2018-01-12 / Local News

King used a prophetic voice in his preaching

Kenyatta R. Gilbert
Howard University

THE CONVERSATION —The name Martin Luther King Jr. is iconic in the United States. President Barack Obama spoke of King in both his Democratic National Convention nomination acceptance and victory speeches in 2008:

“[King] brought Americans from every corner of this land to stand together on a Mall in Washington, before Lincoln’s Memorial…to speak of his dream.”

Indeed, much of King’s legacy lives on in such arresting oral performances. They made him a global figure.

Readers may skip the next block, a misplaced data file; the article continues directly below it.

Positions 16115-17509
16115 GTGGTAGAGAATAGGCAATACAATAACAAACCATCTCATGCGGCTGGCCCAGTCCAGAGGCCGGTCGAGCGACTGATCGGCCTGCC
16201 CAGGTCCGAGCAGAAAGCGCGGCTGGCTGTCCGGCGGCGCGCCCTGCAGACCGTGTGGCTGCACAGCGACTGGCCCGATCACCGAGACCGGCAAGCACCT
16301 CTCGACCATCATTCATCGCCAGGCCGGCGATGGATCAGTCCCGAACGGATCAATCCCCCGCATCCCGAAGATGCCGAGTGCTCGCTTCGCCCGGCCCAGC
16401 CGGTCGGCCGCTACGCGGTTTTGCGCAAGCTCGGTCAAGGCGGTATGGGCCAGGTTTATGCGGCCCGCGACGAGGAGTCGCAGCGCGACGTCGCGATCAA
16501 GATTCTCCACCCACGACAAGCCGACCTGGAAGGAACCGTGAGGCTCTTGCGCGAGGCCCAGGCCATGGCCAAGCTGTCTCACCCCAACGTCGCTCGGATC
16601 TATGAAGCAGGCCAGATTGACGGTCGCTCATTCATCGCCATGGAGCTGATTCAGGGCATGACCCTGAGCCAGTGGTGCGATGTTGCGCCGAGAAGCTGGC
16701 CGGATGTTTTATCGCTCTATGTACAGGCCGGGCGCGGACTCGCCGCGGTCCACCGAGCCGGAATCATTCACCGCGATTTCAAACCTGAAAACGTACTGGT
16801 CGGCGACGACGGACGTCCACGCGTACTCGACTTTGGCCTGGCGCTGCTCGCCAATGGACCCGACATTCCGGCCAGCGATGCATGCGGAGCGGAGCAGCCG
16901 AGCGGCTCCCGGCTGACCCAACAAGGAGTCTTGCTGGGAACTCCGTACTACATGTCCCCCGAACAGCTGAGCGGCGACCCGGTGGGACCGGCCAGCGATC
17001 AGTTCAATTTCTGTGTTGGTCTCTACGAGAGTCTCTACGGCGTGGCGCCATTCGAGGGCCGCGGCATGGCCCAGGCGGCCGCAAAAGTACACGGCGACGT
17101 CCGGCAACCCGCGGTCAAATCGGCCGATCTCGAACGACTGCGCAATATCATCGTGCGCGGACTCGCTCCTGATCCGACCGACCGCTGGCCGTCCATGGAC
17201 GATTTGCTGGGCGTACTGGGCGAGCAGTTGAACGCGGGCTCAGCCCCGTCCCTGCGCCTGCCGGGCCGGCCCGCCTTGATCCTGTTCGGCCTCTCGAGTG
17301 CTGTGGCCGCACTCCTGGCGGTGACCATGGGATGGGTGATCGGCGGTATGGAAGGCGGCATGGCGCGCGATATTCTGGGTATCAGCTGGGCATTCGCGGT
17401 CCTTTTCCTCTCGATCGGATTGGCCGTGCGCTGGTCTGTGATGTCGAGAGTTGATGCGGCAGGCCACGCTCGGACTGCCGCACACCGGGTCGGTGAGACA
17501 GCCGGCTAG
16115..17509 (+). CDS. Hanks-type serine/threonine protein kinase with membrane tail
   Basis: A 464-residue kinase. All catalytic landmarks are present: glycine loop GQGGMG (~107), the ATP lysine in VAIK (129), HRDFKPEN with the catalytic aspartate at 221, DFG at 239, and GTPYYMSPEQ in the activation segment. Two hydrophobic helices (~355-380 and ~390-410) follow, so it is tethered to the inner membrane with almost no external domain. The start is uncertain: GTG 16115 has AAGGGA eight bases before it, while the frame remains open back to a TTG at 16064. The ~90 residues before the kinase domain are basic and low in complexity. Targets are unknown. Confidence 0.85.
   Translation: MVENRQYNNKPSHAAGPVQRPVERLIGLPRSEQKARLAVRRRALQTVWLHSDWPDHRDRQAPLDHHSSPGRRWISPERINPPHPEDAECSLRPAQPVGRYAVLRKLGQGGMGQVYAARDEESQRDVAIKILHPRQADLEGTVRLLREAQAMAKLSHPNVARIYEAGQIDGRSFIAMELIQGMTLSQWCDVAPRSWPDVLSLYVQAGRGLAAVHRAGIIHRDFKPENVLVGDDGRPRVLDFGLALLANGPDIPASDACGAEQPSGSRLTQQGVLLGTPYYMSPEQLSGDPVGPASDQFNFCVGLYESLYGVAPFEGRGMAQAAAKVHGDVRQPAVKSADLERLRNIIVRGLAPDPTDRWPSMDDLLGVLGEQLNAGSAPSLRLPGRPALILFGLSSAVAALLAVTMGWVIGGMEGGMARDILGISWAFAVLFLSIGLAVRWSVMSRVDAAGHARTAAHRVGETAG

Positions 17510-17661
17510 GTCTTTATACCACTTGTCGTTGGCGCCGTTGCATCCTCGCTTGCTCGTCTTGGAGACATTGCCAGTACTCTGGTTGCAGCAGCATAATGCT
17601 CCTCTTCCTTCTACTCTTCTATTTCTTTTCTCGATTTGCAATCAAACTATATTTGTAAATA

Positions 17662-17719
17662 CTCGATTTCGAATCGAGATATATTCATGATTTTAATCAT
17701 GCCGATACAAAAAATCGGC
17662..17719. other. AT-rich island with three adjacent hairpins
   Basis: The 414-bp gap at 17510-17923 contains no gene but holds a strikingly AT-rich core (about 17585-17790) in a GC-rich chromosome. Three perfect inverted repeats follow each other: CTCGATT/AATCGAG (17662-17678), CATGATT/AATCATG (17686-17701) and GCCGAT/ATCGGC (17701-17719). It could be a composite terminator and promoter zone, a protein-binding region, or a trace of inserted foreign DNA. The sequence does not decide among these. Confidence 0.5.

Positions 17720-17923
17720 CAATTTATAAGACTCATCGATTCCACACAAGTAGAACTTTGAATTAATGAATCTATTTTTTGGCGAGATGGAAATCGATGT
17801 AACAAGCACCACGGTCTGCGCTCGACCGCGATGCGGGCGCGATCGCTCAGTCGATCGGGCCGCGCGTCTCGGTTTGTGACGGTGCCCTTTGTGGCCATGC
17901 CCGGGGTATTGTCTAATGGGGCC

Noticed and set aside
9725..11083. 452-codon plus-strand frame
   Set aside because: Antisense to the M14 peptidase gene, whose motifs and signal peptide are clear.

King’s preaching used the power of language to interpret the gospel in the context of black misery and Christian hope. He directed people to life-giving resources and spoke provocatively of a present and active divine interventionist who summons preachers to name reality in places where pain, oppression and neglect abound.

In other words, King used a prophetic voice in his preaching – the hopeful voice that begins in prayer and attends to human tragedy. Indeed, the best of African- American preaching is three-dimensional – it is priestly, it is sage, it is prophetic.

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